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Windsurf Instructor

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A windsurfing instructor is someone who teaches others how to safely operate a windsurf (a small personal sailing vehicle).

Windsurfing is a popular activity in the UK, with several hundred venues across the country which carry RYA (Royal Yachting Association) accreditation for this sport. A windsurf is a very simple form of sailing boat, where the user stands upright on a board which measures between 2 and 4 metres in length, depending on the ability level. Windsurfing can be learnt at a basic level in around 3-4 hours, although the progression to becoming an intermediate user can take a sustained period of practice. This is where a skilled instructor can enable a student to progress beyond the grass-roots entry level.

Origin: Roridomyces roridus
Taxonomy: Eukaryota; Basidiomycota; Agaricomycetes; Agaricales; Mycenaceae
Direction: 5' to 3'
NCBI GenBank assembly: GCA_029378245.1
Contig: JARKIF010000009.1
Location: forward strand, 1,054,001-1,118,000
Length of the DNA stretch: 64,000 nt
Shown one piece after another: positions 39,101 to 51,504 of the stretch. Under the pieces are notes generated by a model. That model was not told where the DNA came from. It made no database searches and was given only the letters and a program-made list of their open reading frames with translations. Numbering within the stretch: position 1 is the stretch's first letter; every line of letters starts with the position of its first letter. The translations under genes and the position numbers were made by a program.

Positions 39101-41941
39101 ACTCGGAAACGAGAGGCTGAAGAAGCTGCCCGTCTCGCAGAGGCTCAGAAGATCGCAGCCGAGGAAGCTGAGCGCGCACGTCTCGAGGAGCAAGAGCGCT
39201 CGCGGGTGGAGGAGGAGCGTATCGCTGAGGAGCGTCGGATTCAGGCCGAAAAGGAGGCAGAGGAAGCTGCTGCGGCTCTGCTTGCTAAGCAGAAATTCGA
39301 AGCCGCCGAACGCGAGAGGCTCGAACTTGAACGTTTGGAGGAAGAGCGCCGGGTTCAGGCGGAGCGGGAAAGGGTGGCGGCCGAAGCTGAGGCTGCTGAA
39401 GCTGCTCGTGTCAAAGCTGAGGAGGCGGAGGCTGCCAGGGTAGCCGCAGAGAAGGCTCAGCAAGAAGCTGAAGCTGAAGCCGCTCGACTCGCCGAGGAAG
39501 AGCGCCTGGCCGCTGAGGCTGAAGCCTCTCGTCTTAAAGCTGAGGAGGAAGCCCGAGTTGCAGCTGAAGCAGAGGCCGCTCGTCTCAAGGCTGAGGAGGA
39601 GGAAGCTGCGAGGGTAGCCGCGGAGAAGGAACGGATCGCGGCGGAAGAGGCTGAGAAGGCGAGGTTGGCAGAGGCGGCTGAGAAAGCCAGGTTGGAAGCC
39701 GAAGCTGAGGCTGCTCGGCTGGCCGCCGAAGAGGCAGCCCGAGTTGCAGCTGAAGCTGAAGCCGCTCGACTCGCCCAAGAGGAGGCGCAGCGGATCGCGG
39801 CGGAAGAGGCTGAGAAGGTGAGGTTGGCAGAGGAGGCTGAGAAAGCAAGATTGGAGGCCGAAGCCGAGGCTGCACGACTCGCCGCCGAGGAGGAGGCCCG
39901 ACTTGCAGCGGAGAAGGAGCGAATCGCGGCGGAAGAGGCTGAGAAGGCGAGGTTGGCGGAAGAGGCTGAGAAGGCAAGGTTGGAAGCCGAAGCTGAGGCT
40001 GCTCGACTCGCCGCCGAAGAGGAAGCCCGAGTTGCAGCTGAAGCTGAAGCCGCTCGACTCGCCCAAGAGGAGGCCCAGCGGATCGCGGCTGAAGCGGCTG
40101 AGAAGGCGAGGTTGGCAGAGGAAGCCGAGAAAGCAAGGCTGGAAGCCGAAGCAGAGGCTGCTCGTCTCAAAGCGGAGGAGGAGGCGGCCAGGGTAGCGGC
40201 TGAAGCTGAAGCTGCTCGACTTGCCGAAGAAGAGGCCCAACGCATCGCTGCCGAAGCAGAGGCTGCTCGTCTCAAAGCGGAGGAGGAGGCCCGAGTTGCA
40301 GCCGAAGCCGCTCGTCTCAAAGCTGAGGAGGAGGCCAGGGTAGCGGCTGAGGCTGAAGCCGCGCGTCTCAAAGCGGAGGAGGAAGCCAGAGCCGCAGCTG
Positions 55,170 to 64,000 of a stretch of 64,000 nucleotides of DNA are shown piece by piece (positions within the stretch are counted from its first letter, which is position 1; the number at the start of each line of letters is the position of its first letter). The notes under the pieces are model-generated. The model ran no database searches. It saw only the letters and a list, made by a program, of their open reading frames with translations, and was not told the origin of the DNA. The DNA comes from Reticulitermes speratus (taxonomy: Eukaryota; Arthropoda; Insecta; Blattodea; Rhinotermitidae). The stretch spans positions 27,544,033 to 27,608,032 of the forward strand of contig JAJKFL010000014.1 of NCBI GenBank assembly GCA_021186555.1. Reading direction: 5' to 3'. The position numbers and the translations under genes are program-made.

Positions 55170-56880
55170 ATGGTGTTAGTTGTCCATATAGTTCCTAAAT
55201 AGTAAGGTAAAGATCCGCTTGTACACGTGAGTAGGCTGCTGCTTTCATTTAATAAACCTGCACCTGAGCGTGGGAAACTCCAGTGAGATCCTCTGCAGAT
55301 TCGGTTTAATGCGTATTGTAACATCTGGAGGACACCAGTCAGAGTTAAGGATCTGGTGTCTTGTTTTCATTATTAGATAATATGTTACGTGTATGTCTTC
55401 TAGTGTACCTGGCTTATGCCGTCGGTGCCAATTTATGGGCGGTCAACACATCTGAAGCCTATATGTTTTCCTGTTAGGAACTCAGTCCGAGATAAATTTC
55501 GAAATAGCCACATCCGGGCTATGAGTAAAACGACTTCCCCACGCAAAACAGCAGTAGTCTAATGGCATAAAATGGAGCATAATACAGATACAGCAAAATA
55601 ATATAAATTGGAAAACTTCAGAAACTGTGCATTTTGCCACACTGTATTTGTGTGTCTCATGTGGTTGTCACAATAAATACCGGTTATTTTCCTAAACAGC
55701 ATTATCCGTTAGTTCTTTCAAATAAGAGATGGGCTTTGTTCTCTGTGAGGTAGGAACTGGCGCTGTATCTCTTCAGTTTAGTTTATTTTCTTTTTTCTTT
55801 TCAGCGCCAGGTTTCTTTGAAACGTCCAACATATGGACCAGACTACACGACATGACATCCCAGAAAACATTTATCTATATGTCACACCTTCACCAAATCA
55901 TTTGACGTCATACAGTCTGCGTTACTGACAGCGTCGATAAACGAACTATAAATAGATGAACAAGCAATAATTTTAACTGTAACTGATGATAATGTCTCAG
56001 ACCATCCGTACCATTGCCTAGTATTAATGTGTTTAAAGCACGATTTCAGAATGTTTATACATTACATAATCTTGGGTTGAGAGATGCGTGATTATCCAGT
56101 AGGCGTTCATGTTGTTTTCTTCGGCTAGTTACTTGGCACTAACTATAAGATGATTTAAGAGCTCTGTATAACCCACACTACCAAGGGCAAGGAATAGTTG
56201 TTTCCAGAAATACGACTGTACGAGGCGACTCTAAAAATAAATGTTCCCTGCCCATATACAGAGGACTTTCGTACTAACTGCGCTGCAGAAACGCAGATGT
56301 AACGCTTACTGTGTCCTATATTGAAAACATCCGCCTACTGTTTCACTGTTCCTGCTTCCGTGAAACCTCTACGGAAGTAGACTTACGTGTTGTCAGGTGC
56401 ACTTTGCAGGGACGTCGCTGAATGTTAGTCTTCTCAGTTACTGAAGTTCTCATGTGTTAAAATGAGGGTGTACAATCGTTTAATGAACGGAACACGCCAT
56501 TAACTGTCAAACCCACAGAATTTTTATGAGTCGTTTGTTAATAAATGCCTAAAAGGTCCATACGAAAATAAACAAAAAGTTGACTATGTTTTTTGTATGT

In comparison to the laid-back and unregulated nature of surfing, windsurfing is classed as something of a more technical (hence more regulated) sport. Windsurfing is popular with every age group and is a lot of fun to learn. Beginners start off with a large board (for stability) and a small sail (to ease handling). The instructor will offer coaching and advice on technique to enable his or her students to progress.